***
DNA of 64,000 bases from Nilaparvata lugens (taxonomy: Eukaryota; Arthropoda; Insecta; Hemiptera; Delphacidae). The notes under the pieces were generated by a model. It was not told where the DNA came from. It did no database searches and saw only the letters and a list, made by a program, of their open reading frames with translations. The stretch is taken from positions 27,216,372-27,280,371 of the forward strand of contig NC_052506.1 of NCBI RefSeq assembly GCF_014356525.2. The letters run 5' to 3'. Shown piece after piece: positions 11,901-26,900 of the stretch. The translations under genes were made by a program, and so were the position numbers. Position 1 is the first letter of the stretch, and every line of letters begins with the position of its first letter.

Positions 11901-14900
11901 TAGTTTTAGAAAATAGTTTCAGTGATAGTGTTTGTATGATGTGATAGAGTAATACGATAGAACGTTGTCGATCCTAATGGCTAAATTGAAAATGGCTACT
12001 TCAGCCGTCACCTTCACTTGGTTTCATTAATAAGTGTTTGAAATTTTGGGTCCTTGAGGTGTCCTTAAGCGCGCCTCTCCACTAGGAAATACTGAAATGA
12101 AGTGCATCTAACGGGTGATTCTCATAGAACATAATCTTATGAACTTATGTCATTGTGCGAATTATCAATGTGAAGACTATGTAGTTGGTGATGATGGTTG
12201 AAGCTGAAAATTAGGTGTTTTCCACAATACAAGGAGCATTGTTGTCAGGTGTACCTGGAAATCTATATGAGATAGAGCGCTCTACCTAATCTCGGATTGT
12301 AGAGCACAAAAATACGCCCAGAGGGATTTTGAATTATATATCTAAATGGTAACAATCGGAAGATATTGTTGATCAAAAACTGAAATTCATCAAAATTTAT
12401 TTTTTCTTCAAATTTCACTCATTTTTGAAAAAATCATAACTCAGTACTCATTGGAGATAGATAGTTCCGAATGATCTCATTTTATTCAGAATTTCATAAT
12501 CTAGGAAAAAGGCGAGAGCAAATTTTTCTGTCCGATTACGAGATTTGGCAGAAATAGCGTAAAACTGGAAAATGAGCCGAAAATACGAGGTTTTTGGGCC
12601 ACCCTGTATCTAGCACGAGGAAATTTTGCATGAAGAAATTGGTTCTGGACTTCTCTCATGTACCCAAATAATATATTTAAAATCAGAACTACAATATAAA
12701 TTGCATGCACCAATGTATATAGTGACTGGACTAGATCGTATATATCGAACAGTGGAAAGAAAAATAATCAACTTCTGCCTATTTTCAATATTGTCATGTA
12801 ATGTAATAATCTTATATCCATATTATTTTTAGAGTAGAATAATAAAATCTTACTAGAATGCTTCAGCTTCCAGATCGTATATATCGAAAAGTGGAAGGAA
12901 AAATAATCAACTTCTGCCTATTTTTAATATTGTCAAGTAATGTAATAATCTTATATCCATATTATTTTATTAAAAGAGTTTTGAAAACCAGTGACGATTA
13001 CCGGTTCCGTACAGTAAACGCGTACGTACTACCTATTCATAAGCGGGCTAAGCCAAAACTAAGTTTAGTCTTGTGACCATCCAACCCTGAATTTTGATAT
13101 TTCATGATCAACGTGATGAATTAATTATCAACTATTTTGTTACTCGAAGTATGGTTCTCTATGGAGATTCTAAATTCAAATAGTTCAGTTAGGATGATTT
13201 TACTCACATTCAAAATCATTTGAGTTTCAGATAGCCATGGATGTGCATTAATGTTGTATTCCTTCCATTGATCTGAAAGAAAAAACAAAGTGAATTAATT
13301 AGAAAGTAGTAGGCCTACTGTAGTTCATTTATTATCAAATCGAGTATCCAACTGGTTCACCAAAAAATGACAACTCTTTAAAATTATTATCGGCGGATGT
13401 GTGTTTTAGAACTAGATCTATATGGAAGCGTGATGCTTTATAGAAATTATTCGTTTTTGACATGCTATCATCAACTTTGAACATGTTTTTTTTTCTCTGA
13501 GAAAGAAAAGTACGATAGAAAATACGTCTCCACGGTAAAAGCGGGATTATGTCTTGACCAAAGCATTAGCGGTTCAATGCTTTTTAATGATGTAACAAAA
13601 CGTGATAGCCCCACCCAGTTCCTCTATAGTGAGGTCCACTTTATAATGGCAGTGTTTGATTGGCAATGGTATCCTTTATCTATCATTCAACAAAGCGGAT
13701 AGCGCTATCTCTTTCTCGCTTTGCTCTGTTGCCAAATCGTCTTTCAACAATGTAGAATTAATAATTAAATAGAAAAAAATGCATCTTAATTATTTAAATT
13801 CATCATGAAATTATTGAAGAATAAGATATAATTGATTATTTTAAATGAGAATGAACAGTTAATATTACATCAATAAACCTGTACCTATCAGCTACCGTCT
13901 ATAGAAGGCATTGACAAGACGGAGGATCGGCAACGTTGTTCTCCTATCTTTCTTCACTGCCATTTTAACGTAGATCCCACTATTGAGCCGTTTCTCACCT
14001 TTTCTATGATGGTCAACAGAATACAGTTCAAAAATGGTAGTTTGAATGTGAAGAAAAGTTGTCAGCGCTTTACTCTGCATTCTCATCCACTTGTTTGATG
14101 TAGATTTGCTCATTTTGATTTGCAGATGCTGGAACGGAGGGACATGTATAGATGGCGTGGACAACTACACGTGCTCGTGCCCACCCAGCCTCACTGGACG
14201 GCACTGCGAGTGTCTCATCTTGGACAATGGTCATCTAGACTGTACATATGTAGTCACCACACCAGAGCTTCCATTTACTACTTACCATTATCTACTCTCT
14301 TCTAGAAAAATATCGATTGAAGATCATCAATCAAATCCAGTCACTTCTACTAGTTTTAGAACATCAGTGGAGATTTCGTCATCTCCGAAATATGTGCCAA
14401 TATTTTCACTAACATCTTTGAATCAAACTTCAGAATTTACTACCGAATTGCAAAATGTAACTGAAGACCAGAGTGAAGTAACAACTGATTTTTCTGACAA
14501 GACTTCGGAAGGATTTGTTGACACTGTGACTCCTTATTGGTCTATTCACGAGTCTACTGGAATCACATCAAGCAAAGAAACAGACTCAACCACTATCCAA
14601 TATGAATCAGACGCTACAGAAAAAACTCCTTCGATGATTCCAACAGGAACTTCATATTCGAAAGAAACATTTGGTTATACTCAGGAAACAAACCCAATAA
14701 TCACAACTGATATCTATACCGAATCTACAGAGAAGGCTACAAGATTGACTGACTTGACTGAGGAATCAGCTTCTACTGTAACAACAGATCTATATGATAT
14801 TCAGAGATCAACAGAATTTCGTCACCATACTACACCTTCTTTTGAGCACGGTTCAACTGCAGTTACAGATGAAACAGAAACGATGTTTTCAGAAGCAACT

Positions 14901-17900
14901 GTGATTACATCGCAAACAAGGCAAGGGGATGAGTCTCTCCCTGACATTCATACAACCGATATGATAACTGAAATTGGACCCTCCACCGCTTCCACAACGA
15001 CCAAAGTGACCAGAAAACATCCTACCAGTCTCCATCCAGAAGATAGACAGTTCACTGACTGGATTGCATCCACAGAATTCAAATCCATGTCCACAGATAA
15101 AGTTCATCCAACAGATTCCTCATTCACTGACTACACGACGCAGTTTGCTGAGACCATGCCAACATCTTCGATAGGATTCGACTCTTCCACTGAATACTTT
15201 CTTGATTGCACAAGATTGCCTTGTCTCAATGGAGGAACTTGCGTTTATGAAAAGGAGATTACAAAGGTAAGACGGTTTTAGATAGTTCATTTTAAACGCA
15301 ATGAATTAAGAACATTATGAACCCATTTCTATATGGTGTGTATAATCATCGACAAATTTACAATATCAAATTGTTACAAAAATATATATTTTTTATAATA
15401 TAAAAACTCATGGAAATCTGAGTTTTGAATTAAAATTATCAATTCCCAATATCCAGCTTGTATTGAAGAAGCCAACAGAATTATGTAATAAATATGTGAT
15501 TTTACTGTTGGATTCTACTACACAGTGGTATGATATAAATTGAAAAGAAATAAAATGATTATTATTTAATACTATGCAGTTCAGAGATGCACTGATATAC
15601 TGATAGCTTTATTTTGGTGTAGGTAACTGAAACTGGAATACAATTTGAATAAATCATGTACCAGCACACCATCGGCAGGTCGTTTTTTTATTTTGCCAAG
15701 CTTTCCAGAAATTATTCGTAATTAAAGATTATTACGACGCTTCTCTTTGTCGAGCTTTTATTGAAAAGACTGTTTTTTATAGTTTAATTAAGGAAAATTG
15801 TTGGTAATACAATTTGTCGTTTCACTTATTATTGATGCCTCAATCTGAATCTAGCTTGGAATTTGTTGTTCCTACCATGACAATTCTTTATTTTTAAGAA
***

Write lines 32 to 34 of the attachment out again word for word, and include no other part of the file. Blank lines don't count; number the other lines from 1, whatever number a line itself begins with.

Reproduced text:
14801 TCAGAGATCAACAGAATTTCGTCACCATACTACACCTTCTTTTGAGCACGGTTCAACTGCAGTTACAGATGAAACAGAAACGATGTTTTCAGAAGCAACT

Positions 14901-17900
14901 GTGATTACATCGCAAACAAGGCAAGGGGATGAGTCTCTCCCTGACATTCATACAACCGATATGATAACTGAAATTGGACCCTCCACCGCTTCCACAACGA